Kategoriarkiv: app

Onpremifying SharePoint apps

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We want to make an app available in SharePoint OnPrem, we want to onpremify it. Rethink SharePoint apps and provisioning SharePoint artifacts.

It has been a while since I updated my blog – Chuvash.eu. I had my vacation, I visited the sunny and green Chuvashia. Now I am back and I am looking forward to an awesome SharePoint Autumn. One of the first things I had to deal with in this SharePoint Autumn was Onpremifying of a SharePoint Online App. We have an app that has gained popularity and we want to make it available for SharePoint OnPrem. There is no such word Onpremify (yet?), I know, it is a Swenglish happy word making (onpremifiera), but I like the word “onpremify” a lot.

There is still uncertainty around the purpose of SharePoint apps. One app type, though, has been used a lot in our company: an app that provisions SharePoint Artifacts – that creates SharePoint Applications. What I mean by SharePoint Applications can be read in my blog post:

  • What is a SharePoint Application (Not written yet).

The successful app type creates SharePoint Applications – by provisioning needed SharePoint artifacts (Fields, Content Types, Lists, Page Layouts, Styles, Scripts, Web Parts, Pages…). Often it is a one time job: When the SharePoint application is provisioined, it is finished.

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When you’re about to onpremify such an app, you have three main choices:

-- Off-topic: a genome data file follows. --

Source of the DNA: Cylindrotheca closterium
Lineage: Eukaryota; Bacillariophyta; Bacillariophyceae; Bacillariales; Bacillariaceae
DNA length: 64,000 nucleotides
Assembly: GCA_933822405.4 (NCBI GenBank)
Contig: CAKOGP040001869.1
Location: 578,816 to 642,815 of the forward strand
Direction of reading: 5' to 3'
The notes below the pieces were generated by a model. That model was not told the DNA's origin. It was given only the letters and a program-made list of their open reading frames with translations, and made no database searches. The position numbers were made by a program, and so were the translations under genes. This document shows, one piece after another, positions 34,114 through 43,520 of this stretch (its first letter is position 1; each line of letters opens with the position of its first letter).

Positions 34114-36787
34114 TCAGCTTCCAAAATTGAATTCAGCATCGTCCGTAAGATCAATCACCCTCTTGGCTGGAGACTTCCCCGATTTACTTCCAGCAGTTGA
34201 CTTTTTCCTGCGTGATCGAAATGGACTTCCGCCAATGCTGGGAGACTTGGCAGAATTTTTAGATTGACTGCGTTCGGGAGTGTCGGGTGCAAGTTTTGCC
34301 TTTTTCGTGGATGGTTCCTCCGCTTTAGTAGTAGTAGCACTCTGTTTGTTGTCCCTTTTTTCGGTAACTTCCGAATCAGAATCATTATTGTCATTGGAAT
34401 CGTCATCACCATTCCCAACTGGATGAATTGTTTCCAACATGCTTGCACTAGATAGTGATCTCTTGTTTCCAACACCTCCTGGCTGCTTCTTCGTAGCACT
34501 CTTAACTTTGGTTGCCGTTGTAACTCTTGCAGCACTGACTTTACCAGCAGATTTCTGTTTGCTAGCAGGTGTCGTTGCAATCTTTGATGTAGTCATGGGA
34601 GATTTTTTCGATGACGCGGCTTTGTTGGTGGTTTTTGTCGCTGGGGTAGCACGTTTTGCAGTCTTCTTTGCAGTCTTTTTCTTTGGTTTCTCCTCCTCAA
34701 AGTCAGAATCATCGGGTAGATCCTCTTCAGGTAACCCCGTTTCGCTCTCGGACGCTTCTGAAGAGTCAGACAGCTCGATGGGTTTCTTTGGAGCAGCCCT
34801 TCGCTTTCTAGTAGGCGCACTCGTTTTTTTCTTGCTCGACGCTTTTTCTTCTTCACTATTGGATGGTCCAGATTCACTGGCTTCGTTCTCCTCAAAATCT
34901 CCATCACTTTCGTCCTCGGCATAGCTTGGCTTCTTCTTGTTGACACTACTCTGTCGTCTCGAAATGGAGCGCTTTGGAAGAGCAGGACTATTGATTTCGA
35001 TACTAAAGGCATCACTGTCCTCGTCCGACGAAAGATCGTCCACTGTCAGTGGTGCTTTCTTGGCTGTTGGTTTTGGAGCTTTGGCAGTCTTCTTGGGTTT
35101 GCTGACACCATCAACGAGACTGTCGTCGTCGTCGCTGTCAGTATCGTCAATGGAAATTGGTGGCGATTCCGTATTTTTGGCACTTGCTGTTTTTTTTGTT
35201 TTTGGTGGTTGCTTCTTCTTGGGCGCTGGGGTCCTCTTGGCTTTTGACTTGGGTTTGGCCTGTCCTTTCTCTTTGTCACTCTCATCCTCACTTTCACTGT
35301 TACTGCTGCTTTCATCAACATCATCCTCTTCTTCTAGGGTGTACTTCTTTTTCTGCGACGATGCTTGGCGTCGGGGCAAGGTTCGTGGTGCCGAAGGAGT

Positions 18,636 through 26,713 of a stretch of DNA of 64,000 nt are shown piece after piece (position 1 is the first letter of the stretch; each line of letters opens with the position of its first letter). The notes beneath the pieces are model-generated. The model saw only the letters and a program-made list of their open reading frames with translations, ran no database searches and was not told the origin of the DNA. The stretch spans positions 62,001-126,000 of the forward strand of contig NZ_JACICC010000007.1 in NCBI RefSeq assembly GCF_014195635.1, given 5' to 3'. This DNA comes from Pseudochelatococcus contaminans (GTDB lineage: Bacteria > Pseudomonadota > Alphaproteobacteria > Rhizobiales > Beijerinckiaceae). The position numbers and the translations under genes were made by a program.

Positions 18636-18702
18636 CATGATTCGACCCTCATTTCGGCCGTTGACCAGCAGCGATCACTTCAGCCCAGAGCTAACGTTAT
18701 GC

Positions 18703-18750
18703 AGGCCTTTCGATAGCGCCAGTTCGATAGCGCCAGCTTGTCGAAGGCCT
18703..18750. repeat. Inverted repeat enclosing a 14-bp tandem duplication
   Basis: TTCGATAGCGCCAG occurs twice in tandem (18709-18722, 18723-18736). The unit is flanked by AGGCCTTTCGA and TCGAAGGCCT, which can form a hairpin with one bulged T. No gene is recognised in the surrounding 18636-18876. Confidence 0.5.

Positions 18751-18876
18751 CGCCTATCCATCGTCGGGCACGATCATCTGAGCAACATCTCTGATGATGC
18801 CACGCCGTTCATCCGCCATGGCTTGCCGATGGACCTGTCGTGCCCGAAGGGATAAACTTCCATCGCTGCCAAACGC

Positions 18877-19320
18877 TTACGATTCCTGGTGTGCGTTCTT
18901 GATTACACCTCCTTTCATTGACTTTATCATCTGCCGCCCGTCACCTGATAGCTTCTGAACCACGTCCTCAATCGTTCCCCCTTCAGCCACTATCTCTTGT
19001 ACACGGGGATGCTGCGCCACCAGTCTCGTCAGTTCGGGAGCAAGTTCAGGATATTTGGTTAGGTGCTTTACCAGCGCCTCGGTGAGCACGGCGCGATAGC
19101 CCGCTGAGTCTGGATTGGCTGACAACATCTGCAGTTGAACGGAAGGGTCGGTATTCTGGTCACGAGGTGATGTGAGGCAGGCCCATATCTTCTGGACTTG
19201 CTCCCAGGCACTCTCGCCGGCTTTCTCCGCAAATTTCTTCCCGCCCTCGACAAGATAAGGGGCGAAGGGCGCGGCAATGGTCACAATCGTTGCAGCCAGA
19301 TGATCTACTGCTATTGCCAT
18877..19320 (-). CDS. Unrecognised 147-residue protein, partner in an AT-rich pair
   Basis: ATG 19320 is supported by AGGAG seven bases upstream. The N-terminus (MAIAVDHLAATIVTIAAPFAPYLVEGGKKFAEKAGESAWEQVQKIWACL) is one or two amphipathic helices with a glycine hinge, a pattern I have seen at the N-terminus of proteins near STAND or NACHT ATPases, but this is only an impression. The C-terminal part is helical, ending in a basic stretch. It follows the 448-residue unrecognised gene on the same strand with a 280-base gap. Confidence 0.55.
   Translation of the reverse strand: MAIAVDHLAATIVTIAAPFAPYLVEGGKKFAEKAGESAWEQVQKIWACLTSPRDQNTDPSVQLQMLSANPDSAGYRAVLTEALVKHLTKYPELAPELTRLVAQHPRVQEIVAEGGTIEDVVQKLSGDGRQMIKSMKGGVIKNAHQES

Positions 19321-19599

1. Install app in OnPrem. Requires the App Infrastructure in place and a separate build of the app (15.0.0.0 version)
  2. Make a parallel version of the app using a farm solution (not good at all)
  3. Invoke the provisioning code from a console app (I recommend this one)

The choice 1 might seem obvious, but not all companies have a functioning app infrastructure (a dedicated server for Provider Hosted apps, S2S Trust and Governance around it). The choice 2 splits your app into two variants and makes it hard to maintain.

On the other hand, the choice 3 might seem crazy, when you hear it for the first time. A Console App? But give it time, think about it. The idea comes from the awesome SharePoint Provisioning Library SPMeta2, where the Model (SharePoint Artifacts) and Executing are separated. Your model for Fields, Content Types, and Lists and so on, is an agnostic code based definition that can be used for SSOM and CSOM, for SharePoint 2013, SharePoint Online, SharePoint 2016 and SharePoint 2010. SPMeta2 eliminates the need for XML and wsp packages.

So my recommended approach for onpremifying SharePoint apps where the main goal is to provision SharePoint Applications is to move the provisioning code into a separate VS Project. The SharePoint App Project (mainly AppManifest.xml) remains the same, The App Web Project is made to a “stupid” interface that invokes the Provisioning Library. We also create a new interface – a Console App. You can replace the console app with a Windows Application, a Web Application, PowerShell Script, An admin page in Central Admin – whatever suits you. The Console app can be used not only in OnPrem, but also in SharePoint Online.

SPMeta2 vs. PnP vs. Own Framework

Every developer with Self-Respect uses a framework for provisioning SharePoint artifacts. It might be some own utilities or preferably public framework, because you don’t want to repeat yourself, especially in SharePoint. When SPMeta2 and PnP are available it is not smart to reinvent the wheel. I usually recommend to use one of them. I personally prefer SPMeta2 because… mainly because it is more complete and consistent. Read more about SPMeta2 vs. PnP comparison.

Announcing web based SQL Max Memory calculator

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Today I want to announce a tiny web application for calculating max memory in the SQL Server to improve the overall performance in you SharePoint environment:

SQL Max Memory Calculator.